I spent a very tiny part of my Quantum Conundrum review discussing the similarities to Portal because I felt not doing so would be an oversight. I would like to take this review for the Desmond Debacle downloadable content for Quantum Conundrum to explain why we love Portal and why this DLC is not only a perfect example of how not to do DLC, but how not to create content for a puzzle/platformer genre.
Portal did DLC right. The co-op mission pack was fun and completely free. It continued to utilize every mechanic from the co-op that made the mode so much fun in the first place. The biggest issue in Quantum Conundrum was that the intense platforming sections weren’t fun and don’t really work in first-person and the DLC focuses entirely on that, because that makes sense and is a brilliant decision.
While he didn’t add the same flair that GLaDOS gave in Portal, I really enjoyed John De Lancie as Professor Quadwrangle and thought he did add a sort of charm. Of course because this is the opposite blueprint of what a good DLC pack looks like, Professor Quadwrangle is not in The Desmond Debacle at all. I hope you enjoy playing through a variety of stupid-hard puzzle rooms all alone. Yes, Portal had challenge rooms devoid of the narrator, but they were fun to play through. Two of the six maps were worse than anything from the absolute lowest of the main game.
For DLC entitled “The Desmond Debacle”, I would love to know why Desmond, which is the red drinking bird, is only a usable item in one of the six maps and only even appears in one other. There are two thirds of this pack that is completely devoid of the very mechanic that it’s named after. I just…I don’t understand. The “Desmond” mechanic is only present on two levels, the first and last levels in the DLC; the first consists of all terrible platforming, and the last was on a timer that kills you if you don’t complete the room quickly enough…not that the game tells you this important bit. Have fun failing to find that little tidbit out.
That’s pretty much the entire pack in a nutshell. Let’s take puzzles with very precise solutions, put them in a realistic physics engine that makes doing the same thing twice incredibly difficult and let you just deal with it. Other puzzles have some good moments. There were times when I thought that maybe the first map was just a weird outlier, but then I would get buried under a mountain of terrible design choices. Far too often, I knew exactly what I was supposed to do, but I just couldn’t get things to work.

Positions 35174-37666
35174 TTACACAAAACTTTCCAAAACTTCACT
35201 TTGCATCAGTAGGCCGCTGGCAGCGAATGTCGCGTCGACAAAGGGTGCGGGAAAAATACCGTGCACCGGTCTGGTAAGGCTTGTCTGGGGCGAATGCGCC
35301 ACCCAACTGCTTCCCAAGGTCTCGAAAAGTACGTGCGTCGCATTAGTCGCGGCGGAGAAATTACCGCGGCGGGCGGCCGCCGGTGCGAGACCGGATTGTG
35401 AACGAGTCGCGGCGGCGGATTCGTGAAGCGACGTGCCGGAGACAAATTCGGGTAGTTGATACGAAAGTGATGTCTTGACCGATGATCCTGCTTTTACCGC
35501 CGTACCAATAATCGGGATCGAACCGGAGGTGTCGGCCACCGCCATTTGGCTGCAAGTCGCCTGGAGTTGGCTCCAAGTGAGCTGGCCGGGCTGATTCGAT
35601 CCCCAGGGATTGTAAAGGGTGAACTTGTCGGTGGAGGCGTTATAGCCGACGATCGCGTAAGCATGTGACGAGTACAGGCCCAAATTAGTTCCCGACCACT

There’s not even a “play DLC” option in the menu! When Steam updated the game with the DLC, there is now a “play DLC” bit of text added to the replay levels menu option. I then had to go through and flip past all of the old content to even find this ‘gem.’ Was the intention to get your money and then hide the DLC pack deep in the menus so you won’t play it?
It’s been a long time since a game actively made me despise it and this pack pretty much ruined my experiences with Quantum Conundrum.
The Desmond Debacle DLC for Quantum Conundrum manages to take every single problem I had with the game and entirely focus on them. I would like to think the DLC was slapped together too far in the development cycle pipeline that Airtight couldn’t make substantive changes to fix the criticisms, but considering everything that Airtight’s first game Dark Void was, I’m starting to think the good in Quantum Conundrum was just a fluke and that Airtight just doesn’t understand what makes games fun. Do not waste $3 on this DLC content.